Compared to chest X-ray and sputum cytology, a PFAA-based diagnostic method would be easier to use because it involves a relatively simple plasma assay, imposes a lower physical burden on patients and does not require advanced technical skills. Moreover, this method can also detect lung cancer regardless of cancer stage and histological type, including small cell lung cancer [32, 34, 35].
In this study, we aimed to verify the usefulness of PFAA profiling for lung cancer detection using samples that had never been used as a data set to derive discriminating functions. As a result, highly reproducible results were observed in both the PFAA profiles and the discriminating performance of previously obtained PFAA-based, multiplex discriminant functions, suggesting the robustness of PFAA profiling for the early detection of lung cancer.
The study was conducted in accordance with the Declaration of Helsinki, and the protocol was approved by the ethics committees of the Chiba Cancer Center, the Osaka Medical Center for Cancer and Cardiovascular Diseases, the Gunma Prefectural Cancer Center, the Kanagawa Health Service Association, the Kameda Medical Center Makuhari, and the Mitsui Memorial Hospital. All subjects gave their written informed consent for inclusion before participating in the study. All data were analyzed anonymously throughout the study.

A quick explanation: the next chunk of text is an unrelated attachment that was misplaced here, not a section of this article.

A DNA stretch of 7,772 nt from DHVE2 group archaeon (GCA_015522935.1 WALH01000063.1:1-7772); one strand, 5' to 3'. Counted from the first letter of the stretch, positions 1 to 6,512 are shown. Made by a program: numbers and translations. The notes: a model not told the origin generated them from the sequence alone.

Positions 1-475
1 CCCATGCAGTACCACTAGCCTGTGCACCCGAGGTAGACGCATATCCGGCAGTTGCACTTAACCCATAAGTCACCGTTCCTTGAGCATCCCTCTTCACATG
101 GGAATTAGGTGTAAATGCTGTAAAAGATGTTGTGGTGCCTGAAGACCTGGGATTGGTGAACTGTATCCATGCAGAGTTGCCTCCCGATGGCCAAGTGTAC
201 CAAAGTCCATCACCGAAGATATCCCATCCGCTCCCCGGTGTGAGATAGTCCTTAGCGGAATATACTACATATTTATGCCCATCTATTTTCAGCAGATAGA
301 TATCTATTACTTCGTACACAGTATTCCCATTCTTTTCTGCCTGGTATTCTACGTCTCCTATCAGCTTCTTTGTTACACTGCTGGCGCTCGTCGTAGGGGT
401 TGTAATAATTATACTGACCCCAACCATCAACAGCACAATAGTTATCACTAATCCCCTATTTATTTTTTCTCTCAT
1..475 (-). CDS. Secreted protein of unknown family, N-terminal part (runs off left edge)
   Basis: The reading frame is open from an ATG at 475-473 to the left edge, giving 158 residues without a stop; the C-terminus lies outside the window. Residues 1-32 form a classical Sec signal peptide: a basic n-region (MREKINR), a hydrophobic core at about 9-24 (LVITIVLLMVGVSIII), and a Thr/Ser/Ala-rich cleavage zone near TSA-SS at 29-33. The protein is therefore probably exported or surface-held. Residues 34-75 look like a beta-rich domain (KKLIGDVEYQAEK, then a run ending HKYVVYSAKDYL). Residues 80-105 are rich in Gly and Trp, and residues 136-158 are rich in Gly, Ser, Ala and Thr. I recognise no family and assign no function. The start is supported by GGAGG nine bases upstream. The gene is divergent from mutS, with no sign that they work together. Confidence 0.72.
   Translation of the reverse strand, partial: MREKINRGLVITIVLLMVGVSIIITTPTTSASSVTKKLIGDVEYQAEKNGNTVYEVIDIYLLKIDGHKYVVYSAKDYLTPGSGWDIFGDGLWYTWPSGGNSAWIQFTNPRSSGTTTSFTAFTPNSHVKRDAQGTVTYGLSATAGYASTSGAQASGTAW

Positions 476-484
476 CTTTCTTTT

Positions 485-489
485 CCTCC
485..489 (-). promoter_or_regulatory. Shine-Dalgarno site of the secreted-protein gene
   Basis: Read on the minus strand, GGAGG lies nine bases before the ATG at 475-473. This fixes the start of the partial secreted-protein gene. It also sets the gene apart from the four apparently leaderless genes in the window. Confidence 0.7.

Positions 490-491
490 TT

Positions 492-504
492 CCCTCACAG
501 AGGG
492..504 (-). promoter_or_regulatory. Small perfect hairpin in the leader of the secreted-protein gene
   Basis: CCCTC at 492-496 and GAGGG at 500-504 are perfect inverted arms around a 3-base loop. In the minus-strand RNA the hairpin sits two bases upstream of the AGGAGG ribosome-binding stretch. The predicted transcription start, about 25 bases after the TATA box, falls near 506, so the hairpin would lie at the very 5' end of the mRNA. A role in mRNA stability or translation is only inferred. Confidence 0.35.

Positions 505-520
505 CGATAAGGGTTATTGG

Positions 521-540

The participants in this study consisted of Japanese patients who had previously been histologically diagnosed with lung cancer at the Chiba Cancer Center (n=171) between 2007 and 2009. Control subjects (n=3849) without apparent cancers who were undergoing comprehensive medical examinations at the Kanagawa Health Service Association, the Kameda Medical Center Makuhari, or the Mitsui Memorial Hospital, Japan between 2008 and 2010 were recruited to participate in the study. Among the participants, 85 cancer patients (P1) and 421 gender- and age-matched controls (C1) were used as the study dataset for two preliminary studies (Table 1) [32, 34]. The remaining 86 cancer patients (P2) and 323 gender- and age-matched controls (C2) were used as a test dataset and were not used to derive the discriminating functions in previous studies (Table 1) [32, 34]. The remaining 3427 unmatched controls (C3) were also included and were not used to derive the discriminating functions in previous studies (Table 1) [32, 34].